Tim, no reading, there may be spoilers.
As for the rest of you, it’s been ample time for you all to have played, but as Tim recently played Arkham Asylum for the first time ever, it seems a good time to talk about the sequel. Arkham City is fodder for every gaming hall of fame going, a neat blend of sandbox with high quality story, stealth and action, puzzles and combat, and perhaps one of the best representations of Batman ever put to a screen of any size. Arkham City was also going to be the last ever appearance of Mark Hamill as the Joker, promising he’d only return if they ever animated The Killing Joke (they did, he did).
|Platforms||PlayStation 4, PlayStation 3, Xbox 360, Xbox One, PC (Windows, OSX), Wii|
Once again you step into the cowl of the Dark Knight, although not straight away. As Bruce Wayne you arrive at the gates of the newly opened and titular super-prison to tell the good people of Gotham what a terrible thing Arkham City is for both Gotham and the inmates, blending together those of both Arkham and Blackgate, the criminally insane and the criminally adept merged into a single warring horde. The private security force TYGER move in to arrest Wayne and throw him in with Gotham’s worst.
Suffice to say the cowl is dropped in shortly thereafter, and you’re left with an enormous space in which to explore the origins and purpose behind the construction of the city, while plunged into a pressure cooker of gang warfare, Twoface, Penguin, and Joker have divided the city amongst themselves, and are recruiting from the hordes of goons and other supervillains to jockey for supremacy.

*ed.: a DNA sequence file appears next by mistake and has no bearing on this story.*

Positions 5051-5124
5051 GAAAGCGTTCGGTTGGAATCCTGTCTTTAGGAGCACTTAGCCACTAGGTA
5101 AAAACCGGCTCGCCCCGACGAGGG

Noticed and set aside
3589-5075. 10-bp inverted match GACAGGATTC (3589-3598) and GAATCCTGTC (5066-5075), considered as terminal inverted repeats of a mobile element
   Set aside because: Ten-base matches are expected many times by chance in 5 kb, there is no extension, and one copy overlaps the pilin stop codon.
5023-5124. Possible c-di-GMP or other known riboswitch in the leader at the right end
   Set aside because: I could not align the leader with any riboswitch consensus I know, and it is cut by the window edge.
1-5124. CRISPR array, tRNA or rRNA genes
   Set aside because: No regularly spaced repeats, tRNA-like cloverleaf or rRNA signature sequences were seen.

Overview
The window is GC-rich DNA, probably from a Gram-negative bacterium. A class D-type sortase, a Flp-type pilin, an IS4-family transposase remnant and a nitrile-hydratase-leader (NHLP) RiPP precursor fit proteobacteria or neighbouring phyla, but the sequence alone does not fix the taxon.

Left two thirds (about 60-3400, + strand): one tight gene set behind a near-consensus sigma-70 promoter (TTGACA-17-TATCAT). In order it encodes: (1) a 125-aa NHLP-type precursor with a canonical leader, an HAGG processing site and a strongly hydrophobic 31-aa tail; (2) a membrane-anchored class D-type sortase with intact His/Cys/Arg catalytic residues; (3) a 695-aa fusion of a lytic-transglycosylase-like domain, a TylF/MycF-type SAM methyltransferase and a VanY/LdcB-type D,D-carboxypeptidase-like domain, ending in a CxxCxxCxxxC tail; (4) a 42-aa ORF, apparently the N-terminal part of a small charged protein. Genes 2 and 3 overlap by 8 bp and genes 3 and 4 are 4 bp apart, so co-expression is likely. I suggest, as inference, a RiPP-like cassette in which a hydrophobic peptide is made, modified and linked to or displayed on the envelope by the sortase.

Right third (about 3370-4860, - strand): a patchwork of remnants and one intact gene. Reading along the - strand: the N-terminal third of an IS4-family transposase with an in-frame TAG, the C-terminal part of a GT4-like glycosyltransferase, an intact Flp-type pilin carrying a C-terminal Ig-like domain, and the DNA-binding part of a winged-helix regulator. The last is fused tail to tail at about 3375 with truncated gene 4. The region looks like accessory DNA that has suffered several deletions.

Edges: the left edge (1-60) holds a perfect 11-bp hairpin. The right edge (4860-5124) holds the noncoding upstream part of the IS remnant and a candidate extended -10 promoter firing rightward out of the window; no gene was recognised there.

The game is something of a tour of Batman’s rogues gallery, Hugo Strange and Ra’s Al Ghul form the backbone of the actual story, while the Joker serves to drive the chaos ever higher. Serial killers Victor Zsasz and Hush stalk the shadows, Mr Freeze, Bane, and The Riddler pursue their own ends, and Catwoman sweeps in as both an opportunistic thief and alternative playable characters for certain missions that switch up the pace and inform little elements of the narrative as a whole.
This is an enormous game, make no mistake about that, and a few paragraphs can simply not do justice to all of the brilliant little elements woven together, the cunning and plotting of the major players, the warring gangs, the levels of criminal intrigue. A shanty town houses political and white collar prisoners, brought to the lowest of social status, while Cobblepot finally has the power he always wanted with no force to push him back. And the Joker… the Joker, post Titan-Mutation is a trip, who makes it a personal mission to harass and goad Batman at every waking moment over the phone, or through various kidnappings and minor acts of terrorism.
The sheer size of the game could lead to a degree of repetitiveness in terms of surroundings, varying very little from heavy urbanised and industrial districts cut with high security walls. But in truth you could be dropped into any location in the game and have a solid idea of where you are. Unique architecture, major landmarks like the Church, the Steel Mill, the Iceberg Lounge, and Wonder City, different lighting effects, and yes, the different types of street thugs walking around, all help make it easier to navigate the labyrinthine streets and soaring rooftops.
The depth of the city also appeals to one of y gaming wishlist items, tremendous depth, I love a fully realised 3D environment, and as the City fully utilised Batman’s gliding and swooping capabilities both as a means of transport and a combat mechanic. The speed is a harsh contrast to the game’s stealth-heavy sections, which transition neatly and clearly one into another and back into rolling action combat, and again into investigation and puzzles, all scattered throughout the diverse cityscape.